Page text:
My daily commute from the Ironbound in Newark to the Upper West Side of Manhattan has become so rote that I hardly notice anything along the way to work and back. While on the train I am absorbed either in a newspaper or book, headphones firmly planted on my ears. Once my morning train pulls into the polluted, congested rabbit-warren of Penn Station I am focused on rushing through its grimy tunnels to get to my subway train. In that state of single-minded focus, I get tunnel vision, and I don't notice a whole helluva lot.
However, on Friday, I saw something that I could not ignore. As I bounded through the subway turnstiles and rounded the corner to the stairs to the uptown bound 3 train, I saw a homeless man (an all too common sight in Penn Station) sitting dejectedly between an incredibly gaudy poster for the reality show The Shahs of Sunset. The whole poster was gold colored, with the titular reality tv personalities standing confidently around a pyramid of glasses brimming with champagne. It is an image that so perfectly captures the amoral, materialistic excess that is the one value that our feckless economic elite holds scared. That image made quite a contrast with the indigent man forced to bed down in a dirty tunnel.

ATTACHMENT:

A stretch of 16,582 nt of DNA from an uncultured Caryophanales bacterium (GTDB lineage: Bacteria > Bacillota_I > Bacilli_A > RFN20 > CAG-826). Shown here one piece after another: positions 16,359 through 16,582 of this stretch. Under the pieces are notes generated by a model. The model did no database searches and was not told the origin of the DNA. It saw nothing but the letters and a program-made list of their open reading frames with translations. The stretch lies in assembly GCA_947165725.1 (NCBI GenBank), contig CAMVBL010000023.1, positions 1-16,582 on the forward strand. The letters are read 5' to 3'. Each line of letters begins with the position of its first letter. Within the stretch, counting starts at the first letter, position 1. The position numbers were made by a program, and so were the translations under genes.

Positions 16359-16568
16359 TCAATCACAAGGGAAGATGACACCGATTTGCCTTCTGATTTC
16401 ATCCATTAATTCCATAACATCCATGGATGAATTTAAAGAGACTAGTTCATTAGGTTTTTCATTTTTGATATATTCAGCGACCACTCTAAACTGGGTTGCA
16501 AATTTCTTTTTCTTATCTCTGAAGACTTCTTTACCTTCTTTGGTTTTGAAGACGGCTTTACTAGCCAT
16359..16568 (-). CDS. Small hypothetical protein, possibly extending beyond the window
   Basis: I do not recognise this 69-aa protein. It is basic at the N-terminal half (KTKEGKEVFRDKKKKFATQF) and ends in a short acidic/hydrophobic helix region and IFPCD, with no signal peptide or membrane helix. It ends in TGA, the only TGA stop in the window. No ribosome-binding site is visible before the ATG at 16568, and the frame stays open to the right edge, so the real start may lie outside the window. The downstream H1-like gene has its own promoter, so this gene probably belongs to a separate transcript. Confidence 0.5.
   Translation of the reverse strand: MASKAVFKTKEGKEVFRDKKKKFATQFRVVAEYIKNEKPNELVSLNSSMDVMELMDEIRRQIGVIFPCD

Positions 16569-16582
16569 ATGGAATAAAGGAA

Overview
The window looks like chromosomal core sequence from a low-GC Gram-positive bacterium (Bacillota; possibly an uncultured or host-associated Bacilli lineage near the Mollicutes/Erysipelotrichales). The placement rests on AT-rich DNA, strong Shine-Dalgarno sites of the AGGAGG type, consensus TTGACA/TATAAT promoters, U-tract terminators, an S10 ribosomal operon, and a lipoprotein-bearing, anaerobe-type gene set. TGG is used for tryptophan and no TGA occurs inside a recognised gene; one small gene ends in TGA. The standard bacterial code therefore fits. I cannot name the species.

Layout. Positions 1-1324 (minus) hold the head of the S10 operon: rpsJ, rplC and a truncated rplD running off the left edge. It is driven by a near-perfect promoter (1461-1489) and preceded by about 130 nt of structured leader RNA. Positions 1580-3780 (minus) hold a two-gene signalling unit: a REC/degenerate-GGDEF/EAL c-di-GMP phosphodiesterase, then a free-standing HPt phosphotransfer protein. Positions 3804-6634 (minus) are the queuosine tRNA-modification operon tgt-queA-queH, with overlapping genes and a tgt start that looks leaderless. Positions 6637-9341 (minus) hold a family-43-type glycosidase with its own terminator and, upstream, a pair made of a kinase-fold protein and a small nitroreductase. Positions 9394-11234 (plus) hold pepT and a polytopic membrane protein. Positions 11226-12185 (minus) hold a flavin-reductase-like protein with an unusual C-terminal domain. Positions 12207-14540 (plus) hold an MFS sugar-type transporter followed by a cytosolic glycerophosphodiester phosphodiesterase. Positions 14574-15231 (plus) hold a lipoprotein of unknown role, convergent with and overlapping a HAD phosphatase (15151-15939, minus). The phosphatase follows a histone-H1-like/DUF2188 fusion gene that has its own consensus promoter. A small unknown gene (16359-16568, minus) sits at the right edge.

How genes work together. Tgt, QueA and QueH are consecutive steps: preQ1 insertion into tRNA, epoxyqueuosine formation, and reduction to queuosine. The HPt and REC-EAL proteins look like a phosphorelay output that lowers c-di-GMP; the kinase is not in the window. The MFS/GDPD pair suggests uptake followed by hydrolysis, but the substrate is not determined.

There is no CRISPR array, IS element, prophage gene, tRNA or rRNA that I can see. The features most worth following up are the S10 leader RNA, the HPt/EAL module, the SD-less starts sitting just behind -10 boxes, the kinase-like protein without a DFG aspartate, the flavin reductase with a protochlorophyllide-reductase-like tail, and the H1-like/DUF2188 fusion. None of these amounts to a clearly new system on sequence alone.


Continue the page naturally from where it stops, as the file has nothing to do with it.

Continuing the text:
I am well aware that New York City presents examples of its extremes of wealth and poverty every day, signs and signals that have become so common to me that I barely notice them anymore. This particular sight has stuck with me because it's indicative of the ways our entertainment industry aids and abets the increasingly ironclad class system in our country. There are so many reality television shows about wealthy bores with endless reservoirs of crass narcissism. I know people who claim to like them who say they see them as ways to mock the wealthy, or as simple escapism. However, the more we see such self-centered materialism on television, the more that behavior is normalized and even implicitly justified.
Not to preach too much of a jeremiad, but I really and truly think that there is a moral cancer in our society that I fear may be inoperable. Greed and selfishness have become virtues, and the plight of those who suffer from the greed perpetuated in this country are left on the dung pile to rot. Even worse, many more people would rather follow the lives of materialistic moral cripples on television rather than contemplate the man sleeping in a dirty subway staircase, or bother to think they are much more likely to be in his shoes than topping off a champagne pyramid. Until there are more people who feel moral outrage at elites living to excess while others starve than there are people who follow what TMZ has to say about the Real Housewives of New Jersey, nothing is going to change.